Beringer Tame Blog
Beringer Tame Blog
Tips And Advice
There are plenty of stuffy micro-economic definitions of opportunity cost. Put simply, the "Opportunity Cost" definition is a value of something that must be given up to achieve something else.
So, the opportunity cost of having cake instead of salad might be and extra hour at the gym. But the opportunity cost of having salad instead cake is unbridled misery. Which is worse?
If your current team are over stretched or you have had a team member leave and haven’t replaced them, are you getting the best from your employees? If they can’t focus on their job because they are picking up someone else’s slack this is going to have a detrimental effect on productivity and sales.
The cost of a new hire can be daunting; salary, new computer, training and recruitment costs. However, if that hire has the potential to generate over £100,000 to the bottom line – suddenly the opportunity cost is a no brainer. When you think of it like this, it makes the decision to hire much easier.
If you’re struggling to release budget for a new hire, or stakeholders need persuading, opportunity cost can be a good weapon in your armoury. Work the figures. Presenting any business owner or manager with quantifiable evidence about the value of a hire is a very powerful tool. (Beringer Tame have an opportunity cost calculator - get in touch for more details.)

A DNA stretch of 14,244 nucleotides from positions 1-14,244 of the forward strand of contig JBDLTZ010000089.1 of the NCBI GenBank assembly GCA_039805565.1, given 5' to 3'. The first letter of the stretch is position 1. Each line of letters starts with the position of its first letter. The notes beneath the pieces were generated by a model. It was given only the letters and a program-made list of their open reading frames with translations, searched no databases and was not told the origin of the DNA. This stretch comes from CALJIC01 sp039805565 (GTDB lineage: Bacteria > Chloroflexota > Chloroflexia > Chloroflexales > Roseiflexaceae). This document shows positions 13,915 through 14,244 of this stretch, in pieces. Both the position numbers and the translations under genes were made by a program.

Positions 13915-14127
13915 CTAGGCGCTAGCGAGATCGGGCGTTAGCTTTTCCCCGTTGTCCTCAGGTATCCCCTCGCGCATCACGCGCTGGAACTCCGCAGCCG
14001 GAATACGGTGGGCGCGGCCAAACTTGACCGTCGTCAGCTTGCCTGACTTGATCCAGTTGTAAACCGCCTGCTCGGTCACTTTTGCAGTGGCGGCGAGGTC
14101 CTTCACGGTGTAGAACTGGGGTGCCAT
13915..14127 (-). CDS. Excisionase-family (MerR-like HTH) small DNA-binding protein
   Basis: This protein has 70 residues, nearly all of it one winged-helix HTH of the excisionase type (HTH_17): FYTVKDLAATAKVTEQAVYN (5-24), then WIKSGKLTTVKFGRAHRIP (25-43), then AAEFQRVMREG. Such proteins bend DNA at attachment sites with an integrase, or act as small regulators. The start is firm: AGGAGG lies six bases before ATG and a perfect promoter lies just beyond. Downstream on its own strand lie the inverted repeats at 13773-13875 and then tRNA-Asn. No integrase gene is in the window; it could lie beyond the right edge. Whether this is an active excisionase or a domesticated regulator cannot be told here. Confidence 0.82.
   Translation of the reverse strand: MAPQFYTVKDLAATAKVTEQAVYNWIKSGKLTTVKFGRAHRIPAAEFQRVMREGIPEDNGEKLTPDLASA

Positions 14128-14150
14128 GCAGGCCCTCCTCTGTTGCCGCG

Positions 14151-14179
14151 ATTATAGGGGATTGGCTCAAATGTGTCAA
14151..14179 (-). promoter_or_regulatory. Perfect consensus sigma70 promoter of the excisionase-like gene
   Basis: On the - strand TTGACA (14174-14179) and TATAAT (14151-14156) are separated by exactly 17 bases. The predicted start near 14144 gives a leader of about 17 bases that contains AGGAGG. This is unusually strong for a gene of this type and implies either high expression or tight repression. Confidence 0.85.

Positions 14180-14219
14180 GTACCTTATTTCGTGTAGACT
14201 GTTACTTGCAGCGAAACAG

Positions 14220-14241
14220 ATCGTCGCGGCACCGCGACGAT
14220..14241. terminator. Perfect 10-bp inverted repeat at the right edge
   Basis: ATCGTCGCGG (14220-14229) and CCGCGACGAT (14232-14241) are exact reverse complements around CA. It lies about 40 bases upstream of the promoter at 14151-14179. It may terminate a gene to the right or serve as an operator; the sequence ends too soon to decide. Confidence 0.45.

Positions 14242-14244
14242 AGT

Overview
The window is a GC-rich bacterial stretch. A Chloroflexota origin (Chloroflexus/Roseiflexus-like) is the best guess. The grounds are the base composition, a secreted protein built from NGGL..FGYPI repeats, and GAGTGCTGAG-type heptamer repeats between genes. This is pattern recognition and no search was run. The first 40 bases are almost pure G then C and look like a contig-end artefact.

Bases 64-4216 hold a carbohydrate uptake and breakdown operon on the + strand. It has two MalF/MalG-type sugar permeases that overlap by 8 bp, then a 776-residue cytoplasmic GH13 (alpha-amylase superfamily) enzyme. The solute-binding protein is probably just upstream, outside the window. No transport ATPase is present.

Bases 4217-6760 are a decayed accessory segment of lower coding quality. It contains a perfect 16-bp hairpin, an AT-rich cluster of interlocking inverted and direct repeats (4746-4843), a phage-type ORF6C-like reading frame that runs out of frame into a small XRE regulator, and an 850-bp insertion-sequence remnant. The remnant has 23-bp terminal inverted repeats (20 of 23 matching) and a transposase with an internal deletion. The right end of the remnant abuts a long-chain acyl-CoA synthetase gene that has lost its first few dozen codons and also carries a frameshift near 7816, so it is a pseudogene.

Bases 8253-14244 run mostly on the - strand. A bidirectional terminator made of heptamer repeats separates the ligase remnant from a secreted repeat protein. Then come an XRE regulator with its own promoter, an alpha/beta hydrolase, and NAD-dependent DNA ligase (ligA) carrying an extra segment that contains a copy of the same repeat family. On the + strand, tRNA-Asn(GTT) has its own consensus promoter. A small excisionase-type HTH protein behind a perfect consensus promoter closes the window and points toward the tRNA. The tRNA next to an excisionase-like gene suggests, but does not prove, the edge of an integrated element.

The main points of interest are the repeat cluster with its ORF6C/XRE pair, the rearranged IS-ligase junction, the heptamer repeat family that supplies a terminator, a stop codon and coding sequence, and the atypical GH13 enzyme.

If you can’t get hard figures, then try with theory. It sounds ridiculous to say that for the sake of a few thousand pounds the business won’t hire someone who could contribute ten times more.
If you do have budget sign off and are hiring, ask yourself this: is it a good use of your time to be going through a mountain of irrelevant applications to find the one or two who could be worth meeting? What is the opportunity cost of you focusing on recruitment rather than everything else you have to do?
Paying a specialist recruitment agency will take this out of your hands. On a daily basis we are sifting through CVs so when you come calling we can quickly send you a handful of relevant and proven CVs for you to meet.
There are lots of things to consider when hiring, and lots of stakeholders to balance. Obviously we have a vested interest in telling you to hire. However, we would recommend using opportunity cost to work out what sort of recruiter to use, if you use one at all.
If a role is important, will generate revenue and not having it is damaging the company, then a specialist recruiter should be used. The opportunity cost is too high. Similarly, if your time is too valuable to be spent looking at CVs, then the opportunity cost again is too high to not use a recruiter. However, if you think the opportunity cost of having an empty vacancy is low, then fill the role yourself, or don’t hire at all. Understanding opportunity cost is vital to making the best decision.
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